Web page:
Judgments were delivered by the New Zealand Supreme Court on 28 February 2017 in Wakatu v Attorney-General. The High Court and Court of Appeal decisions had relied on the notion that “political trusts” between the Crown and indigenous Maori at the outset of colonialism were political compacts unenforceable in law. The Supreme Court reversed the lower courts in a 4-1 majority decision. The majority declared that a fiduciary duty was owed by the Crown to the ancestors of the appellants and that, notwithstanding the lapse in time since the 1840s, the claim was not time-barred. The case was remitted to the High Court for consideration of breach and remedy.
The facts concerned the failure of the colonial government in the 1840s to ensure the full implementation of trusts for endowment reserves – known as tenths reserves – for the future benefit of the indigenous Maori population of the northern South Island. The events occurred at the outset of colonial intervention in New Zealand. The reserves were supposed to be in consideration for the extinguishment of Maori customary title to 151,000 acres of land. The appeal concerned losses to the tenths reserves arising out of the failure to reserve 10,000 acres of land required for their completion in accordance with the award in 1845 by a commission of inquiry constituted under the Land Claims Ordinance 1841; the diminution of the identified town and suburban tenths reserves by some 2,326 acres in the period of Crown administration between 1842 and 1882; and the failure to reserve occupied land for the benefit of the occupiers in accordance with the 1845 award.
The High Court held that the plaintiffs’ fiduciary duty claims failed, that they did not have standing to sue and that in any case the claims were time-barred by the Limitation Acts and laches. The Court of Appeal allowed an individual plaintiff, Mr Rore Stafford, standing but otherwise dismissed the appeals. The majority decision in the Supreme Court was that the Crown does owe fiduciary duties to reserve 15,100 acres for the benefit of the customary owners from the land obtained by the Crown following the 1845 award. The appeal was allowed, and Mr Stafford was granted the declaration sought. His claim may now proceed in the High Court for an assessment of breaches and remedies.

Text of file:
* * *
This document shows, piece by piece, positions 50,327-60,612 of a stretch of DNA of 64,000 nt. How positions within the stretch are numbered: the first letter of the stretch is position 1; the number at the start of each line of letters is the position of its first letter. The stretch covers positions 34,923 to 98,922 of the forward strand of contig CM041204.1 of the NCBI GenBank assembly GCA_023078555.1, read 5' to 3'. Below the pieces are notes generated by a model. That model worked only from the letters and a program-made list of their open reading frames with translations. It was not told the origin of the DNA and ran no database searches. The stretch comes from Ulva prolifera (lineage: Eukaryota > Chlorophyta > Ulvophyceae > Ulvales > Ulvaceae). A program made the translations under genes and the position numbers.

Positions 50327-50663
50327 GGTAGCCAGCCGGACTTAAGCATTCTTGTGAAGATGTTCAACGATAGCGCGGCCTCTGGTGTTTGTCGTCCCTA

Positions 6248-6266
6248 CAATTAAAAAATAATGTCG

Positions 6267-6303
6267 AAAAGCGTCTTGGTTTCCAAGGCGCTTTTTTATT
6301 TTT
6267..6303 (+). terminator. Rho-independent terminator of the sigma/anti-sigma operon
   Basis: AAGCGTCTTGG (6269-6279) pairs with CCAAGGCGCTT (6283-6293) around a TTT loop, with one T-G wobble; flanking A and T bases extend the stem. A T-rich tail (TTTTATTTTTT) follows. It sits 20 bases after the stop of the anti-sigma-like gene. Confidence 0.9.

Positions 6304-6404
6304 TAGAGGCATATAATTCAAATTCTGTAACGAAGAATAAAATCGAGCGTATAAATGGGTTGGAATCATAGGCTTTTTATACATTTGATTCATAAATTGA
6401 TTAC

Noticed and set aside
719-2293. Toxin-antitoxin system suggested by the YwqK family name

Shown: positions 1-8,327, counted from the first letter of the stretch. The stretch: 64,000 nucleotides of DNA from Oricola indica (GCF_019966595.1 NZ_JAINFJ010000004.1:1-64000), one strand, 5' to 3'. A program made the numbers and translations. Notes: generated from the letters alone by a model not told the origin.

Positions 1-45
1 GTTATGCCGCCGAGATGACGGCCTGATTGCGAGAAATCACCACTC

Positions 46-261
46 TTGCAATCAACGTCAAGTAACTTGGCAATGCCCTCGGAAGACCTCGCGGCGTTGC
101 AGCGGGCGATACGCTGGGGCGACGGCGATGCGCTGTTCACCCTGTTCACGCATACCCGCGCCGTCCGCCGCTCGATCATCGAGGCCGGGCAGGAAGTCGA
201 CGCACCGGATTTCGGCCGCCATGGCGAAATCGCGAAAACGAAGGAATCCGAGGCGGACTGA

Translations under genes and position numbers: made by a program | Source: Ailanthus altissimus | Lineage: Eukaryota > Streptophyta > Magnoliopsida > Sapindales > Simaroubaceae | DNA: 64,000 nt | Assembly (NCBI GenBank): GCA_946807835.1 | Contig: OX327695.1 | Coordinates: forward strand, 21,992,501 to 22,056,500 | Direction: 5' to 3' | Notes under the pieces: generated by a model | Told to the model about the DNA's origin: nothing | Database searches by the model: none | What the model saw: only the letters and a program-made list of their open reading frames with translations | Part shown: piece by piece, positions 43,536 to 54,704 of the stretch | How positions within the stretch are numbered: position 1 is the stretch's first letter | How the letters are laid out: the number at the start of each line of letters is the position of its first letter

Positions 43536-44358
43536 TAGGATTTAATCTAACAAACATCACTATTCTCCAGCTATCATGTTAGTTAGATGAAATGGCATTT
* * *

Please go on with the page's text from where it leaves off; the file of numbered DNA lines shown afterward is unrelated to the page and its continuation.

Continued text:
There are a number of features of the Supreme Court majority judgments that are of significance for human rights law. First, the judgments recognise the importance of the collective rights of indigenous peoples when interrogating the history of colonialism and current legal efforts to provide remedies for historical injustices. Secondly, the judges relied on ‘soft international law’ – the United Nations Declaration on the Rights of Indigenous Peoples (UNDRIP)– to assist them in rejecting government submissions that the case should have been time-barred.
The lower courts had held that, despite a plethora of references to trust obligations in the historical records of the 1840s, the proposed and unfulfilled trust obligations were in the nature of an unenforceable “political compact”, relying on the 1977 decision of Megarry V-C in Tito v Waddell (No 2). The leading judgments of the Chief Justice, Dame Sian Elias, and Justice Susan Glazebrook convincingly distinguish and disapprove of Megarry V-C’s decision and prefer precedents from the Canadian Supreme Court, especially the 1984 Guerin case. Guerin was held to be on all fours with the material facts of the present case. Dicta in previous New Zealand cases, suggesting that the Canadian cases were not appropriate precedents owing to the constitutional entrenchment of indigenous rights in the Constitution Act 1982 (section 35), were rejected. It is therefore now New Zealand law that there is an enforceable fiduciary duty, owed by the Crown, to the collective descendants of the original customary title-holders to land.
How can an alleged breach of that duty be remedied more than 170 years later? The leading judgments relied in particular on the Canadian Supreme Court’s Manitoba Métis decision in 2013 and on the UNDRIP. They accepted the point made in Manitoba Métis that claimants can hardly be said to have sat on their rights over the decades before the courts were prepared to recognise those rights even existed. They stressed the importance of taking into account the collective nature of indigenous societies when assessing standing for a chief of high status to advance a collective claim. They made numerous references to the UNDRIP including an acceptance that its emphasis on restitution means that the Crown should be regarded as being in continuous breach of its duty. This prevented the Limitation Act time bars from applying.